Keeping a copy of your data in local memory can result in a significant performance savings, but as with any cache, you need a way to manage the data's freshness. Like stale bread, stale data doesn't necessarily poison you, but it can ruin an otherwise positive experience. You can use the Cache object's Add and Insert methods to manage freshness. Although both methods have parameters that let you specify how you want to store the data, key differences exist:
- The Add method has only a single implementation, whereas the Insert method has several different implementations to simplify controlling the behavior of the data in the cache.
- The Add method lets you add new entries, whereas the Insert method lets you add new entries and update existing entries. When you use the Insert method to add a new entry, the Insert method considers the new entry as an update to an entry whose key has a value of nothing.
Because the Insert method lets you add and update entries and has more implementations, I suggest that you use the Insert method exclusively.
With the Insert method, you can assign many optional parameters. For example, you can specify a dependent file (e.g., an XML file) or you can specify how long to keep the data in the cache. Another optional parameter is CacheItemPriority, which is a structure that prioritizes what to delete when a Web-based application runs low on memory. Because the application cache resides in system memory, the system might need to empty entries to have enough memory available. When this situation occurs, the system looks at CacheItemPriority to see which entries to start emptying first. When you add an entry into the cache, you can use this parameter to specify the entry's priority level, which ranges from NotRemovable (which tells the system that this entry can't be deleted to free up memory) to Low (which tells the system that this entry can be one of the first deleted items).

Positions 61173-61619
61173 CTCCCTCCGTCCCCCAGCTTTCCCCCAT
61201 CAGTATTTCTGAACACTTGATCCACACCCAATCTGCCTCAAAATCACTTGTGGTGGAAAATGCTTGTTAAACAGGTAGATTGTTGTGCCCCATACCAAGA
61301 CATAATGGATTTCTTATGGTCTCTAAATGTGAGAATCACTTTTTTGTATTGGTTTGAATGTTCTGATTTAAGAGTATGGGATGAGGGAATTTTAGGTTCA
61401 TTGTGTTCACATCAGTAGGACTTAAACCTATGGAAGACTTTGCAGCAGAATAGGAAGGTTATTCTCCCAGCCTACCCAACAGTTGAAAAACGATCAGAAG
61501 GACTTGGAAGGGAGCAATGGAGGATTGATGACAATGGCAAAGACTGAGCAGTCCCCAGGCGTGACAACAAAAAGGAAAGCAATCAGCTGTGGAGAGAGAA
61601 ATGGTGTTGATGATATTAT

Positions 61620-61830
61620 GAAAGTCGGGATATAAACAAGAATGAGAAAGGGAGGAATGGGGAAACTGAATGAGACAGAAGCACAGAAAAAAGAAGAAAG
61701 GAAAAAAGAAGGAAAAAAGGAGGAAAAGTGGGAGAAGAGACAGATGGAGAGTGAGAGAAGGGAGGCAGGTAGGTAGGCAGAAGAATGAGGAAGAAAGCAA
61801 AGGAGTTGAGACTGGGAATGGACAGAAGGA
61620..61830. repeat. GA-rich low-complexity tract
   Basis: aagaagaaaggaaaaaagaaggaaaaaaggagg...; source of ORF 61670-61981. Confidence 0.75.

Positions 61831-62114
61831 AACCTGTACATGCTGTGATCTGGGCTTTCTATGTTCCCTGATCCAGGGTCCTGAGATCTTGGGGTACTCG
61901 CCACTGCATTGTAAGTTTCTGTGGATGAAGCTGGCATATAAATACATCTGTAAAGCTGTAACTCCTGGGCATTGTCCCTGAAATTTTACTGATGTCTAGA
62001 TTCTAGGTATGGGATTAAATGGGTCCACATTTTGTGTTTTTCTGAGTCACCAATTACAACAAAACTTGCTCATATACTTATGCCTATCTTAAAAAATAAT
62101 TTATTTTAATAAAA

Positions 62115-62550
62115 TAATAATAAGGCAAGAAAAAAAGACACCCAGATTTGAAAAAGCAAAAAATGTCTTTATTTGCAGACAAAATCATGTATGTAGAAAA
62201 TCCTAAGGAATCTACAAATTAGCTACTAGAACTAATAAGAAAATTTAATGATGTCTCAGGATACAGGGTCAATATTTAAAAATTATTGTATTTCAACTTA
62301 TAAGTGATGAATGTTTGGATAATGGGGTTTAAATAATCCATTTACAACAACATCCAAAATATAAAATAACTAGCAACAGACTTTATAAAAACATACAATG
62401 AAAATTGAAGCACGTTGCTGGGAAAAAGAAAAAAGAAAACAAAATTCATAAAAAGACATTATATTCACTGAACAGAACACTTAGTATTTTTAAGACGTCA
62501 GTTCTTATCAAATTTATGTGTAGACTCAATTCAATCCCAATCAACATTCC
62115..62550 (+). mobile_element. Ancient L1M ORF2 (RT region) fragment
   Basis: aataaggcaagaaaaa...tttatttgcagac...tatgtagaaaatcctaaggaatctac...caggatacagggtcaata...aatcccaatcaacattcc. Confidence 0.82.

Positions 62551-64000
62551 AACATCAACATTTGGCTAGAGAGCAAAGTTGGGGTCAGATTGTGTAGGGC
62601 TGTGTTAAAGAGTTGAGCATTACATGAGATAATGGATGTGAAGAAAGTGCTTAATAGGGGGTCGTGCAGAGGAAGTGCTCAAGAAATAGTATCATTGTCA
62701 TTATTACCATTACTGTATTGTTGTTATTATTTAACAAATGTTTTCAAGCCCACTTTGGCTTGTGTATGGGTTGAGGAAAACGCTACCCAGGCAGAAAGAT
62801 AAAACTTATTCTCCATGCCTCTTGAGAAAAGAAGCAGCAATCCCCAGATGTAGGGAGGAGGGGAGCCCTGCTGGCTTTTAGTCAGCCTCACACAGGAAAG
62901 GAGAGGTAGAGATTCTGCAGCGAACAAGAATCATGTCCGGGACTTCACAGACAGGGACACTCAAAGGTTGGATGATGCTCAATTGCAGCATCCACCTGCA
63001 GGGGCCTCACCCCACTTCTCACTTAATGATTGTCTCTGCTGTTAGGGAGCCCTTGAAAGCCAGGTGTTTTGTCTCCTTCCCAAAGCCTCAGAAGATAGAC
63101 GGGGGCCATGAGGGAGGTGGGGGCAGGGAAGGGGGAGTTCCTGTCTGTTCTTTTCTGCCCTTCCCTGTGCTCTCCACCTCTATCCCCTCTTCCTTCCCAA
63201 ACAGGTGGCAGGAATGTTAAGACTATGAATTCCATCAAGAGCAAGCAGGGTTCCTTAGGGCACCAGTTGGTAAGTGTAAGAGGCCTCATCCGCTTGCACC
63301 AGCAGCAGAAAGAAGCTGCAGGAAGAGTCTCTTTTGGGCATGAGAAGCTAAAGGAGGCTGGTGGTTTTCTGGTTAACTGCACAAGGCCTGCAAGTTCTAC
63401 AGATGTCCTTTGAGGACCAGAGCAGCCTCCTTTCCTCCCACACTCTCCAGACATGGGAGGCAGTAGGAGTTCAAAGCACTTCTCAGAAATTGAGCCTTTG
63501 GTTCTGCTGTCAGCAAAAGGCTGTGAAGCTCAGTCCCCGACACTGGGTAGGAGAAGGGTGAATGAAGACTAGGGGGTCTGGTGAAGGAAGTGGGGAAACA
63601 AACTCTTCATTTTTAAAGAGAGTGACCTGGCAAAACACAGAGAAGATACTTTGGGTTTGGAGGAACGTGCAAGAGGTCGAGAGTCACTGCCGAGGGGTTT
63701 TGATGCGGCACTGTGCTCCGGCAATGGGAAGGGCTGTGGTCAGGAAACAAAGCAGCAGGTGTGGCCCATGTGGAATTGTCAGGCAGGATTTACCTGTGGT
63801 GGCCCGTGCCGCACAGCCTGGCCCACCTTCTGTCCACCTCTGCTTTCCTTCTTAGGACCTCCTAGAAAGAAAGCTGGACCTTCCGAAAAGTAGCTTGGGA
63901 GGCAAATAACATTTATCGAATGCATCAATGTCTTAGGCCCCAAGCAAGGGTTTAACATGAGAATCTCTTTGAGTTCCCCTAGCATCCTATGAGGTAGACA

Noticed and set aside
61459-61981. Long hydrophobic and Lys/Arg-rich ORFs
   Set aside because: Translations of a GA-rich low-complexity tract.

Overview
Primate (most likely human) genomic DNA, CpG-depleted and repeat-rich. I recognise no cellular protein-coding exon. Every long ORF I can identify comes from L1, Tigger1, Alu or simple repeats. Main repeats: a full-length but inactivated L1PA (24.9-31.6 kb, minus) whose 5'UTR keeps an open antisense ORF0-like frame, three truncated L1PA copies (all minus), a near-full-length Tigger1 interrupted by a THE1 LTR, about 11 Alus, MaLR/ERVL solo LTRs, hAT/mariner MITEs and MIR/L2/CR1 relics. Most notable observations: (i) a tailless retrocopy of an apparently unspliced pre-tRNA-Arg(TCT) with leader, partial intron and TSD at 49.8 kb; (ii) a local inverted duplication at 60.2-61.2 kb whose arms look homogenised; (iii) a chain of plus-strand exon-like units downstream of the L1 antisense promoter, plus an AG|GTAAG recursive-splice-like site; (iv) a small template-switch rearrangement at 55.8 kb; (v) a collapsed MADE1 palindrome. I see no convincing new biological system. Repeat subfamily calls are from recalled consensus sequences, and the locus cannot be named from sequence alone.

You can even use the optional CacheItemRemovedCallback parameter. If you set this parameter, the system notifies your application when it removes an entry and explains why it's deleting that entry. As a fail-safe measure, you can have the application reload any important entries that were deleted. However, don't have your application automatically reload all the data your system unloads to make space because this practice can cause thrashing.
Application Data Caching is a simple yet powerful way to enhance your Web site's performance. For a good overview of all the available forms of caching, check out the .NET Framework Developer's Guide. Although you can find this guide in the Microsoft Developer Network (MSDN) Library, the information about adding items to the cache contains inaccuracies. So, you might want to rely more on the .NET Framework software development kit's (SDK's) Help file than this documentation.
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3. NEW AND IMPROVED
(contributed by Carolyn Mascarenas, [email protected])